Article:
As we went further into the forest we came across a hut -- 'This is where my dear friend lived,' she told us, 'so I used to come here often to talk to him. We used to go for long walks in the forests together. He knew so much. He used to tell me many things. We were in love, and he had even agreed to come with me to France. But he died before we could get married. Some people think it was a curse.' The house was locked and had a deserted look. We felt sorry for her.

Every now and then, she would stop to pluck and smell leaves and flowers of various creepers and ferns, exclaiming with childish pleasure 'Eesnt it beautiful?, Eesnt it marvellos?' She claimed that she knew every turning and led the way till we thought it was time to turn back, when she told us, 'I'm not really sure where we are now!' At that point, my friend Hema decided to take charge and navigate back using the sun and her basic sense of direction as guide. Soon after we arrived at a fork where both Hema and I felt we had to go right while Adele insisted we go left -- we went along but a few steps further was a lovely field of what seemed to be small pink-lilac flowers that we had never seen before. While that was proof that we were on
 the wrong track for Hema and me, Adele went on further and in her enthusiasm to pluck one of those pretty flowers, literally jumped into the field and fell knee deep into what was actually a pond of mud!  And then finally when we sighted, after a nearly 4 hour walk, the first house we actually recognised as part of the village, Adele declared that she had never seen that house in her life before; but only the previous evening she had taken us past it and given us detailed accounts of all the people living in that house...

The weirdest story came last when just as our vehicle was leaving the village, Adele ran behind it waving for us to stop as she had one last question -- 'how much do you pay your consultants per hour,' she asked me? What a ridiculous question to ask, I told myself, 'It varies from person to person, task to task and place to place,' I told her, and asked the driver to drive on. If she hadn't figured out how much she needed to pay Geeta in all the eight years she has been there, she never will, with or without any tips from me, I told Hema, as we left them behind. 

She had thanked us profusely for all the advice we had given her to resolve the rather tricky situation she found herself in then. We had advised her to call a meeting of the village elders to discuss the problem. We also asked her to move to another house, if not to another village, and try to find herself a few other people with whom she could carry on her work of translation and transcription. But we were not sure that she really understood, or that she really would do as she promised...there seemed to be some strange sort of inertia that made her cling to Geeta, and pretend as if nothing was the matter.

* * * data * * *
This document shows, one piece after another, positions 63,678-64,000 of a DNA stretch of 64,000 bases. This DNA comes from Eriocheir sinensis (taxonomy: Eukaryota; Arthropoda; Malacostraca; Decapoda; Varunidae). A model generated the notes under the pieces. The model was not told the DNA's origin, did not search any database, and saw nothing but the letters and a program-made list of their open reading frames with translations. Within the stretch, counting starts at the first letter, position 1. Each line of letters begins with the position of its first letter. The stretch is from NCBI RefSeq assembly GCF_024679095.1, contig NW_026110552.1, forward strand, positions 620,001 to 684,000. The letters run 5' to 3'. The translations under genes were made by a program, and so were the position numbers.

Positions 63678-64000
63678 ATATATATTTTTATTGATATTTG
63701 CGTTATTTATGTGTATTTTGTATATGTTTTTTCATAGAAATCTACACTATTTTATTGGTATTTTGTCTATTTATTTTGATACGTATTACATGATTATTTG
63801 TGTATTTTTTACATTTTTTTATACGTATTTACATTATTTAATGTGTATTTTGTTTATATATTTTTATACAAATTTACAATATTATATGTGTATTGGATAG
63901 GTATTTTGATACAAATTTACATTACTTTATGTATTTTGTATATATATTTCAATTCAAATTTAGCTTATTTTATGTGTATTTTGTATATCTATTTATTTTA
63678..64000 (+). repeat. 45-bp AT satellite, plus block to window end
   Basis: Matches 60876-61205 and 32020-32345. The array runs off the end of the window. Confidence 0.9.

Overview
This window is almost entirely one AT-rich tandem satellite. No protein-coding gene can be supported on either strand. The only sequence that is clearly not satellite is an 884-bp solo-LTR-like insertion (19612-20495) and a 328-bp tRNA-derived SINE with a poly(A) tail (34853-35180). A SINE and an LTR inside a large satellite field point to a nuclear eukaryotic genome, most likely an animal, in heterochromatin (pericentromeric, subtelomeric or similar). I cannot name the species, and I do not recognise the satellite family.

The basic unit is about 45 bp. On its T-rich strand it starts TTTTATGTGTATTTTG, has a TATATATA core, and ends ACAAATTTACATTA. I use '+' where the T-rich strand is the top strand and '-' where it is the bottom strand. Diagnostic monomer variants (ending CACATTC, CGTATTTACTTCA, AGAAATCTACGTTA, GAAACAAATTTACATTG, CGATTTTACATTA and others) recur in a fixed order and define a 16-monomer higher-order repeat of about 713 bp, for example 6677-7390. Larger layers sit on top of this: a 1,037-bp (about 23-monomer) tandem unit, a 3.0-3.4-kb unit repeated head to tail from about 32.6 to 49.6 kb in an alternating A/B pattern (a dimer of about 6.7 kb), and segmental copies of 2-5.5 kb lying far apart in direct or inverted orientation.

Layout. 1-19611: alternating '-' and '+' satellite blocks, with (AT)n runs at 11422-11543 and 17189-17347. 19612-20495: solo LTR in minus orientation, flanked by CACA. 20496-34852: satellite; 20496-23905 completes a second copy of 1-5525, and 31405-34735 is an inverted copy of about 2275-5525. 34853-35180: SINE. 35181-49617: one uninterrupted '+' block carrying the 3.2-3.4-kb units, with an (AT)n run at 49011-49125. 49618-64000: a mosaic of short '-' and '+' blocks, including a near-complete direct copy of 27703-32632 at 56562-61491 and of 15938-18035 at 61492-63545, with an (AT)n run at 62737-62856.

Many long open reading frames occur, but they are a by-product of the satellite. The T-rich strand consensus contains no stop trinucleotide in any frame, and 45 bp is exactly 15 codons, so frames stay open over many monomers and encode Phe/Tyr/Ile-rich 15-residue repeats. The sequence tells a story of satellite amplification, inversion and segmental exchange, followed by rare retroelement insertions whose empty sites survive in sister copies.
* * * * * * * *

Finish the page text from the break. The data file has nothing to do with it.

We realised that like many very clever people, while Adele was very able to argue and reason at higher levels about the abstract and the abstruse, about life, death and its mysteries, and about cosmologies and world views of culturally different people, simple daily social interactions with people and the logic behind the everyday priorities that influence the way people behave and the obvious economic considerations which underlie the decisions they make  were much harder for her to understand or sympathise with.   And that created a lot of friction in all that she did and said. But she did not seem to notice that anything was amiss. And even if she did, it did not occur to her that it had anything to do with her, her presence or her behaviour.

It was clear that she was doing a lot for the recording and preservation of the language and understanding the ritual traditions that were fast 'disappearing' from those areas, but she had failed in her personal relationships with the local people. She had also become a relic of the past, a past that most of the people we met seemed impatient to put behind them and be done with. In that sense, she was really like a spirit from their left-behind worlds crying for attention, finding the stage emptying one by one, screaming revenge and destruction on all who dared to ignore her and leave, but realising that her magic was gradually wearing off ...